“This activity directly drives steel, refinery and manufacturing activity for the goods that support the oil and gas exploration industry, but more importantly drive wave after wave of incremental demand,” he said. “As long as oil stays above US$60 a barrel, we see no short-term reason for industrial activity, and the demand it creates, to do anything but continue to grow.”

Advances in fracking technology have further amplified the demand for trucks. A report for BP Capital Fund Advisors by Trip Rodgers noted that greater sand intensity usage per well had increased trucking requirements. “An average well that consumes 10,000 tons of sand during the fracking period of a well – many wells use substantially more – equates to roughly 400 truckloads of sand to be delivered to the wellsite,” he said. “Assuming 10-15 days for the completion stage of an average well, this implies 27-40 sand truckloads per day to each individual well. For the Permian Basin, where we estimate sand consumption totals more than 4 tonnes/month currently, this amounts to 5,000 to 6,000 trucking round trips per day in the region just for sand delivery.”

Rodgers predicted that current oilfield truck driver shortages would “likely persist and even intensify,” due to an aging workforce and recruitment headwinds. This would act as a constraint on the growth of U.S. shale production, “a primary concern regarding the future global supply-demand balance for crude oil.”

Big Ships and eCommerce

Structural economic changes are also swelling the need for drivers. Bigger container ships, for example, tie up more drivers at port waiting in line to pick up cargoes, while the surge in demand for e-commerce also sucks capacity out of the trucking pool.

Evan Armstrong, president of Armstrong & Associates, said the latter “Amazon effect” was resulting in more truck movements because of the increasingly complex last-mile and reverse logistics requirements arising from consumers demanding ever faster service times. “We’ve gone from a B2C inbound containers to distribution center to store type of distribution model, to a DC [distribution center] to fulfilment model now, with last-mile delivery as smaller shipments,” he said. “E-commerce is impacting everything. It’s impacting domestic transportation managers from an inbound truckload perspective. It’s increasing rates and [tightening] capacity.”

It’s also evident that trucking capacity shortages vary wildly by geography and lanes, according to forwarders.

“Some markets have been hit harder than others, such as the Southeast,” said Jason Parker, senior trucking manager at Flexport. “It’s one of the most affected markets due to a smaller pool of drivers, increasing volumes, and longer distance drayage moves that are heavily impacted by ELDs.”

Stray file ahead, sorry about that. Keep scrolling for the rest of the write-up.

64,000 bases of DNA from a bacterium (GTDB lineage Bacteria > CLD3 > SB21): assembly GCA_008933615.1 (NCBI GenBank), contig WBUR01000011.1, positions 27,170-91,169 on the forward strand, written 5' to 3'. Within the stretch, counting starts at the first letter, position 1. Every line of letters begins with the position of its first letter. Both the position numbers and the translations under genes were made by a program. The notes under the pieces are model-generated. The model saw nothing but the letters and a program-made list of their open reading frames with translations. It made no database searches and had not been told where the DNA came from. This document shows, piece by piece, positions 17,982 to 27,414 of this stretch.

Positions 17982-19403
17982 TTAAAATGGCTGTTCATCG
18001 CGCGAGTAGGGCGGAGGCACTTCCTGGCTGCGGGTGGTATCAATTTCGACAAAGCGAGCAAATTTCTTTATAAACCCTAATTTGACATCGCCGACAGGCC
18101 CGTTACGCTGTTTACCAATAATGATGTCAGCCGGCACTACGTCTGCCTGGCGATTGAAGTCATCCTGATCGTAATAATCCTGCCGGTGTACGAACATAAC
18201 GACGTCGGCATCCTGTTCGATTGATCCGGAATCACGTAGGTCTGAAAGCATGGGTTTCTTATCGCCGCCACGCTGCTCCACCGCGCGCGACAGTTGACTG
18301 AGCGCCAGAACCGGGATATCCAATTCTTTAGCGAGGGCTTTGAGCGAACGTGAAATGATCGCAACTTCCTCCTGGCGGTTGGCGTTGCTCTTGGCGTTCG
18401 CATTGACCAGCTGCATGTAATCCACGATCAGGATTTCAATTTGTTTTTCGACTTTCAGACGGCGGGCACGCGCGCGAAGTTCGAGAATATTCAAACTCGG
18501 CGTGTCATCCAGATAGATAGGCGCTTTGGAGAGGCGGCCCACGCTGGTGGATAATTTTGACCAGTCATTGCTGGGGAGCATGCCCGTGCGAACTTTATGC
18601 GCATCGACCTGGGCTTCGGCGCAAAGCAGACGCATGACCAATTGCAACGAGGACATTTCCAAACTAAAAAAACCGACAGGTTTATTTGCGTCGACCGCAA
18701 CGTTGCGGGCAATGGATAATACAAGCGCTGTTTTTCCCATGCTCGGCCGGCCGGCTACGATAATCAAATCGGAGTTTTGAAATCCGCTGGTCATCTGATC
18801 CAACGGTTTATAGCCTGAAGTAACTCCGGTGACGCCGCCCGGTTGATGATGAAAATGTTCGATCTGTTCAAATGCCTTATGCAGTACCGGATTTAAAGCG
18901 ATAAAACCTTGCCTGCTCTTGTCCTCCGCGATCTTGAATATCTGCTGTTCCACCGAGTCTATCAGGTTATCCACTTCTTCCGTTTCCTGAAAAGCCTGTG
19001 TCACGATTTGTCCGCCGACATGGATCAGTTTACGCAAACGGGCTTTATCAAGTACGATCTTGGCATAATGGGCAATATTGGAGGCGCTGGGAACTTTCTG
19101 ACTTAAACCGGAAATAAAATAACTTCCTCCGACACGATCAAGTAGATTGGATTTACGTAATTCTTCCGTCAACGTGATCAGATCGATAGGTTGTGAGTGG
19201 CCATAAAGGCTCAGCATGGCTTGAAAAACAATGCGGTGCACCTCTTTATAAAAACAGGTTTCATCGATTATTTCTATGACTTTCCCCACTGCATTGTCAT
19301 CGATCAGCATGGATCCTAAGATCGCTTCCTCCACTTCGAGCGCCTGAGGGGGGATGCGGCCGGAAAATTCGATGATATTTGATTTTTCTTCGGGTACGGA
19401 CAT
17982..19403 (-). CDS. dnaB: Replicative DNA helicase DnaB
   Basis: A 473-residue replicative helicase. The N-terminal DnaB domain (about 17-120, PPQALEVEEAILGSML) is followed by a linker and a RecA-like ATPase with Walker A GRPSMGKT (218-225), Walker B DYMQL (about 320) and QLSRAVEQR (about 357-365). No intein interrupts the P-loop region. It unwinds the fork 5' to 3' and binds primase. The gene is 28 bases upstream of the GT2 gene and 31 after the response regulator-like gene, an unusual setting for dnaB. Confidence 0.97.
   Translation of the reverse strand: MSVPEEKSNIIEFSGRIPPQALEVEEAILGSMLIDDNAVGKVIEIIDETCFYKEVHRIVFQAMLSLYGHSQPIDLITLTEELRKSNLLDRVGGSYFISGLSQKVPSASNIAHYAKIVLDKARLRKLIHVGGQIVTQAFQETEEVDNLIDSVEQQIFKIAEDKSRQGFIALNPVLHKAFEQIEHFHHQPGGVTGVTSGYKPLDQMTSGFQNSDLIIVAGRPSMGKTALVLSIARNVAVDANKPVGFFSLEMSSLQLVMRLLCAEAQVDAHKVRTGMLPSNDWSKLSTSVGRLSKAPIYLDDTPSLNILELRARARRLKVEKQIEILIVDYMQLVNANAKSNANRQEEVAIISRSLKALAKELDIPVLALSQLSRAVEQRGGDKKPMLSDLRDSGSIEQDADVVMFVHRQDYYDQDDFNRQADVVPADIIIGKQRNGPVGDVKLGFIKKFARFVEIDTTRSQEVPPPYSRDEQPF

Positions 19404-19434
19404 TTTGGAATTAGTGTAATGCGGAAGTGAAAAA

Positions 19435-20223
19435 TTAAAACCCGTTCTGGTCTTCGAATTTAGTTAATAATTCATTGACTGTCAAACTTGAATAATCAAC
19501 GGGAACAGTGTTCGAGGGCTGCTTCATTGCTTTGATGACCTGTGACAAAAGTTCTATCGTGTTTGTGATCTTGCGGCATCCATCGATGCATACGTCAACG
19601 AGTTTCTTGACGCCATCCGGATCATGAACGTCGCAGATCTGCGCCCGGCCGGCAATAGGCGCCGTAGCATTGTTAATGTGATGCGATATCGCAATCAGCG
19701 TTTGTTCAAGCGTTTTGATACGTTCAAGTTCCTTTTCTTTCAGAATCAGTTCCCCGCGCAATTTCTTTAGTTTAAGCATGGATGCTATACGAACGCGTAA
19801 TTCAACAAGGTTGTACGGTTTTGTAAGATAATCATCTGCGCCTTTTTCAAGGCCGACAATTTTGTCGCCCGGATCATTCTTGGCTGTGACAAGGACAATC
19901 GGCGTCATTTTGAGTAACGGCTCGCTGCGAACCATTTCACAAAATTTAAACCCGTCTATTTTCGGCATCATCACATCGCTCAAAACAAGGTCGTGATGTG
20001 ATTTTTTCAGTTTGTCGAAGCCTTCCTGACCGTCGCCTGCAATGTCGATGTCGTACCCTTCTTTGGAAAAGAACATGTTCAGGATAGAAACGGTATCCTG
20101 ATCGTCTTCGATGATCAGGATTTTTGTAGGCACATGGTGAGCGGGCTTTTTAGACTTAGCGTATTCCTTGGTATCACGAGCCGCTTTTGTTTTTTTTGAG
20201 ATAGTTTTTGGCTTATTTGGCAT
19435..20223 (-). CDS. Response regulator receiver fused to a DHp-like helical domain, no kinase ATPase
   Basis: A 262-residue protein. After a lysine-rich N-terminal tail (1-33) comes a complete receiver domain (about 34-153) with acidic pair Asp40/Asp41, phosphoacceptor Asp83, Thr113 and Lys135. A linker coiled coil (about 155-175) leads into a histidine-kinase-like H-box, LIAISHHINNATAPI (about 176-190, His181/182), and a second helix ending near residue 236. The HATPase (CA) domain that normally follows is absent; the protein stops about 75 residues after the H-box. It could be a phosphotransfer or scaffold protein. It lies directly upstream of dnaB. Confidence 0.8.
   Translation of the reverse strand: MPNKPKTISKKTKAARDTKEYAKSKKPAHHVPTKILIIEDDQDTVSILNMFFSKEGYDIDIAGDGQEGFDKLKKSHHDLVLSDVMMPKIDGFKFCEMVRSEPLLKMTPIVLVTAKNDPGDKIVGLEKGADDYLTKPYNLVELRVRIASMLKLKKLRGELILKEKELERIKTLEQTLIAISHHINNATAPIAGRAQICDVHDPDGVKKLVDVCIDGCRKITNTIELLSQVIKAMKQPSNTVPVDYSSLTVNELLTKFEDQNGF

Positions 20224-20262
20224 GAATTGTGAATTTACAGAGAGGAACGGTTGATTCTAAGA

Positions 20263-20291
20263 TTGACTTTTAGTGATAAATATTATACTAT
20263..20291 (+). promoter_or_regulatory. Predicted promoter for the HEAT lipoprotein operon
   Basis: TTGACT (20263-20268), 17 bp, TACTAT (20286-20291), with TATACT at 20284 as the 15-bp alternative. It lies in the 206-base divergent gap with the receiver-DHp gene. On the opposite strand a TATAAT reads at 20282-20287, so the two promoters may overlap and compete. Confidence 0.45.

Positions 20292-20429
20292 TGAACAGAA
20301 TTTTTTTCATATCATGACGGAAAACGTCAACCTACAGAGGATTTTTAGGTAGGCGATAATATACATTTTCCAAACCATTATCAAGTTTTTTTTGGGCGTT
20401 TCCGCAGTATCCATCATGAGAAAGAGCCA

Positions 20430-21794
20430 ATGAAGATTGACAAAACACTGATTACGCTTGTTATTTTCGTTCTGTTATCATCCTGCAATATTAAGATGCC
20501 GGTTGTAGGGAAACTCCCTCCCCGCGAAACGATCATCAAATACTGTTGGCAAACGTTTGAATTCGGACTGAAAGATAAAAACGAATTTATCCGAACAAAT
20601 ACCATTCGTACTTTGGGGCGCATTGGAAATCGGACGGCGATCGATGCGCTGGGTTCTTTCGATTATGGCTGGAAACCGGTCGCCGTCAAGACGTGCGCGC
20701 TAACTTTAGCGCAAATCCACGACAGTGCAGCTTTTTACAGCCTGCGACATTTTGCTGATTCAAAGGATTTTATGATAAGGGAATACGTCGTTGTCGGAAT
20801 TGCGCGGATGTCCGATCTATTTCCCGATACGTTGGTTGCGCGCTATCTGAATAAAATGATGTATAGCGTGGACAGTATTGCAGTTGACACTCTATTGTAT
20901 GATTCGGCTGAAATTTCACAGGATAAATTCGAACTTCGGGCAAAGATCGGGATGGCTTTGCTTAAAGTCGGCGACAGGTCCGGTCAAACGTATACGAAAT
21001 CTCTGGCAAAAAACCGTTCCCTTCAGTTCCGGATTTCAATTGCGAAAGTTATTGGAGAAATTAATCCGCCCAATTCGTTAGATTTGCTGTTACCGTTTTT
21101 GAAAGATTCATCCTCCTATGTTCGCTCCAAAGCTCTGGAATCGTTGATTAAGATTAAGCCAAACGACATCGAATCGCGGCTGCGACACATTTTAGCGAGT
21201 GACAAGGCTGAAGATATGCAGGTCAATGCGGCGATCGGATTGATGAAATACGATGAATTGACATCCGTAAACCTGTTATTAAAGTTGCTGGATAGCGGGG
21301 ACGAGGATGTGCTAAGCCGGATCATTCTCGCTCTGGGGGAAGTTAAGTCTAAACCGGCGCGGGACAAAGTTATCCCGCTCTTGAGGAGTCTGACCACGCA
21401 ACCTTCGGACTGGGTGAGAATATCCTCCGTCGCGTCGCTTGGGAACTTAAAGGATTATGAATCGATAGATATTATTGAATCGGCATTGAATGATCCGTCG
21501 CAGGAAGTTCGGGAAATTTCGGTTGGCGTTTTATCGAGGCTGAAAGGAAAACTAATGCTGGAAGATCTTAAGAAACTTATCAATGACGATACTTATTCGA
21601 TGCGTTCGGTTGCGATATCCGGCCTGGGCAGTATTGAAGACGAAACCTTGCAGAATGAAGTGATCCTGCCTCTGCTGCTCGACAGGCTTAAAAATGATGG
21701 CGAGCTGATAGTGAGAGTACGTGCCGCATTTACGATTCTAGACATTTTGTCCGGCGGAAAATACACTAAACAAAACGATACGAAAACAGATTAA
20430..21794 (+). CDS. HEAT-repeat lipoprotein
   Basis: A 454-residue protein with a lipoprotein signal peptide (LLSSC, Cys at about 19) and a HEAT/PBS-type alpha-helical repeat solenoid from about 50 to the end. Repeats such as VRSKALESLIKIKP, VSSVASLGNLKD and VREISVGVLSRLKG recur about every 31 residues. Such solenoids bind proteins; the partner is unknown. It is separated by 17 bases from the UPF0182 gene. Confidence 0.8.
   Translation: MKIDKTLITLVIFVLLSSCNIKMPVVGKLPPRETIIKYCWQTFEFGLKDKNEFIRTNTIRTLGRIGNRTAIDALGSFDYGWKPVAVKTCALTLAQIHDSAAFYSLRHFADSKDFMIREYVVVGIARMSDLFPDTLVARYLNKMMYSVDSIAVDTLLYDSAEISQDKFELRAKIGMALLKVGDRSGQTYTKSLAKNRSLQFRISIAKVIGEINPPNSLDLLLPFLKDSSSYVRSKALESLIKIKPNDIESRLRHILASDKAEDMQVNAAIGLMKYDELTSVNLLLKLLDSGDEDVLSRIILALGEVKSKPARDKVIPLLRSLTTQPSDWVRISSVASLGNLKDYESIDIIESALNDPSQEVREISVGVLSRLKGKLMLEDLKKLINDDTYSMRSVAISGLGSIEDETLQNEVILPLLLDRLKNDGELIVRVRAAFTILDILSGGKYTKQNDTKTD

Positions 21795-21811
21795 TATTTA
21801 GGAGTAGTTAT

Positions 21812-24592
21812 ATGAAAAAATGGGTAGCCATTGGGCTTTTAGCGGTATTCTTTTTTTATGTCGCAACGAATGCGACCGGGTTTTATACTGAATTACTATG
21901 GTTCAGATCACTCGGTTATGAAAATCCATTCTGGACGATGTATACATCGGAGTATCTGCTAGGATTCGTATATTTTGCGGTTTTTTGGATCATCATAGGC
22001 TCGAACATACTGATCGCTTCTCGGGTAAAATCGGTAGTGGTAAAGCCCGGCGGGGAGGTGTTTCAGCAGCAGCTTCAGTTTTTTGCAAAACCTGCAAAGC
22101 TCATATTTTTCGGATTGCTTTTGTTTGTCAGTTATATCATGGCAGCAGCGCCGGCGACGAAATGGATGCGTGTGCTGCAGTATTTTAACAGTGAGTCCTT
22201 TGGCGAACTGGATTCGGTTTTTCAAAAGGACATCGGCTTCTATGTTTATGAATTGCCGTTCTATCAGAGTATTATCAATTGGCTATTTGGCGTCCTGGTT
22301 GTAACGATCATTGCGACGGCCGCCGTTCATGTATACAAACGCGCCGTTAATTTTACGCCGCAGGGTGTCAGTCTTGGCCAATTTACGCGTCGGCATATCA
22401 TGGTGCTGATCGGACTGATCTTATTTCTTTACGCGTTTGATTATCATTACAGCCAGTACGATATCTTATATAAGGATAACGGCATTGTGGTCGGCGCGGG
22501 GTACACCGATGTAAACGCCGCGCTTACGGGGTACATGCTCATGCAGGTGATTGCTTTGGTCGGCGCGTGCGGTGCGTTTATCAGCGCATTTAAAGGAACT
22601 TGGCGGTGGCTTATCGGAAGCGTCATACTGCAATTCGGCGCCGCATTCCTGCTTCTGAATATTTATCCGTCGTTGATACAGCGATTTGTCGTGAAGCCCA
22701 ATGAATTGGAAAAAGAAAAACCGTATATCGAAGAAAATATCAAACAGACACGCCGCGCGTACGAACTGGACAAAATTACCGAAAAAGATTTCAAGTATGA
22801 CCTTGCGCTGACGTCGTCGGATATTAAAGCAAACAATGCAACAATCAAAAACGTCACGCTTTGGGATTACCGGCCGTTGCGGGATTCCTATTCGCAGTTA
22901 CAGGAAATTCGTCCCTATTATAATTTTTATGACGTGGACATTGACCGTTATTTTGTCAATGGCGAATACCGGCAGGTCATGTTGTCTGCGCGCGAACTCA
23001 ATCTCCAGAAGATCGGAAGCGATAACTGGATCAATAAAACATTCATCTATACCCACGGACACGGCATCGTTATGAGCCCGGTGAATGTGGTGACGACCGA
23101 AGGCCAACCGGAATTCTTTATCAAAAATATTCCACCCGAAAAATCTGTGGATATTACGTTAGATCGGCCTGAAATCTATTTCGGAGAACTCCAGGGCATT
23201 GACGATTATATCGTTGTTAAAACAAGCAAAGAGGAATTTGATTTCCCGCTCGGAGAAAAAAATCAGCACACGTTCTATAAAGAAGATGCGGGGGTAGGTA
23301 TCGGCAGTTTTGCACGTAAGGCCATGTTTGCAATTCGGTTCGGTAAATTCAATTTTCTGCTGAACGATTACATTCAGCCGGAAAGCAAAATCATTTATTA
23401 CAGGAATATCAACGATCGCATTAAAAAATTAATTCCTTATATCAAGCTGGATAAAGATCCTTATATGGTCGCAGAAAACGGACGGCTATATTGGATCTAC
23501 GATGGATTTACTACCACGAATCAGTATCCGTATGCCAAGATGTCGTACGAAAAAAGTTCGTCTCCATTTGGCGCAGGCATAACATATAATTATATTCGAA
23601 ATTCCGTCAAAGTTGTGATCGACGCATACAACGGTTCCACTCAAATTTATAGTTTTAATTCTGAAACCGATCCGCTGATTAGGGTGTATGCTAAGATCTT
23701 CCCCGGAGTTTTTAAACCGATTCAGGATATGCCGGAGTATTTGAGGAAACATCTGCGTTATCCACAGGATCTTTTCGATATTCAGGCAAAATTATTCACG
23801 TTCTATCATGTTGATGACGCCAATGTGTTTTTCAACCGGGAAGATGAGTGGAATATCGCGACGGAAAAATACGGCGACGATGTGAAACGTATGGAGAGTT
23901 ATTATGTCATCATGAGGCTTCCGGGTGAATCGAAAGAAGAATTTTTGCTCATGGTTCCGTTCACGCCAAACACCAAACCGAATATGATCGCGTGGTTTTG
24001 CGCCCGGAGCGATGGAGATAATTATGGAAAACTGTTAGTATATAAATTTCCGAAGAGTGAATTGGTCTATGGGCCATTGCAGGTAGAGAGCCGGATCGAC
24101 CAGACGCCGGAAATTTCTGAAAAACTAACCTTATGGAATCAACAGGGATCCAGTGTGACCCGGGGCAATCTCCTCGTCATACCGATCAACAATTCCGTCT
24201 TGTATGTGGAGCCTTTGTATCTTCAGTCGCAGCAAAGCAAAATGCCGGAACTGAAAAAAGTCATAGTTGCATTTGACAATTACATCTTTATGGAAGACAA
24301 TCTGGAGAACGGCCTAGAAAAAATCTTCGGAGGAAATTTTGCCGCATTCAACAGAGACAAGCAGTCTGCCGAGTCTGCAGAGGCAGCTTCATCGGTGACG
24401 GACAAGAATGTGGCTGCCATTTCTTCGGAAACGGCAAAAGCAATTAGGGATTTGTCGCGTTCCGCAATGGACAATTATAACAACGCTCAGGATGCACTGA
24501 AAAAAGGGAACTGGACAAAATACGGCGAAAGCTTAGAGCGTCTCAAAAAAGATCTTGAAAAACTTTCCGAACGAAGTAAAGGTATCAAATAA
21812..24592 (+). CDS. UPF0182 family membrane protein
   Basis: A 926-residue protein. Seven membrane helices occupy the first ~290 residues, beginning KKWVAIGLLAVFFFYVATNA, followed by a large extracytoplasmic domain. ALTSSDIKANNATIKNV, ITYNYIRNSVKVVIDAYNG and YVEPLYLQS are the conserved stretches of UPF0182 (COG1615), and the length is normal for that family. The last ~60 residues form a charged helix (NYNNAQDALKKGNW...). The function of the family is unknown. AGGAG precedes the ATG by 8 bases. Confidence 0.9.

David Goldberg, CEO of DHL Global Forwarding USA, said a plethora of factors including fuel price rises, natural disasters in 2017 and port delays had exacerbated the issue of driver shortages. “We see a well-performing economy, so more money is being spent on recreational goods, entertainment items and such, thus driving up the freight volume and need for trucks and drivers,” he said. “With the driver capacity shortage, the markets that typically see the biggest rate volatility, now feel them much more.

“The Dallas-Houston lane is typically less expensive, but after the hurricane in August, September of last year, the market jumped and has not declined and is still on the rise.

“In addition, increased costs are also resulting from terminals known for congestion. Drivers are no longer able to waste time, waiting in congested lines without being compensated. We’ve also seen increases in drayage where the inland delivery and loading locations are 250 miles or more away from the terminal location.”

FreightWaves noted that for flatbeds, the lack of backhauls and big rushes of front-haul demand were creating huge equipment dislocations. “As everyone understands, equipment capacity is more than having the equipment available in the marketplace – it’s having the equipment available in the marketplace where you need it,” said the analyst. “Unfortunately, much of the current surge in flatbed demand is increasing the level of equipment dislocation, creating an even tighter capacity market than it might be otherwise.”

Addressing the supply-demand imbalance in U.S. trucking will take some time. Wage increases will improve the profession’s attractiveness, while higher freight rates are now prompting more investments in equipment. More long-term, the introduction of semi- or fully-automated vehicles offers a fix.

Until then, fasten your seatbelts, the storm is a long way from over.

Mike King

Mike King is a multi-award-winning journalist, as well as a shipping and logistics consultant.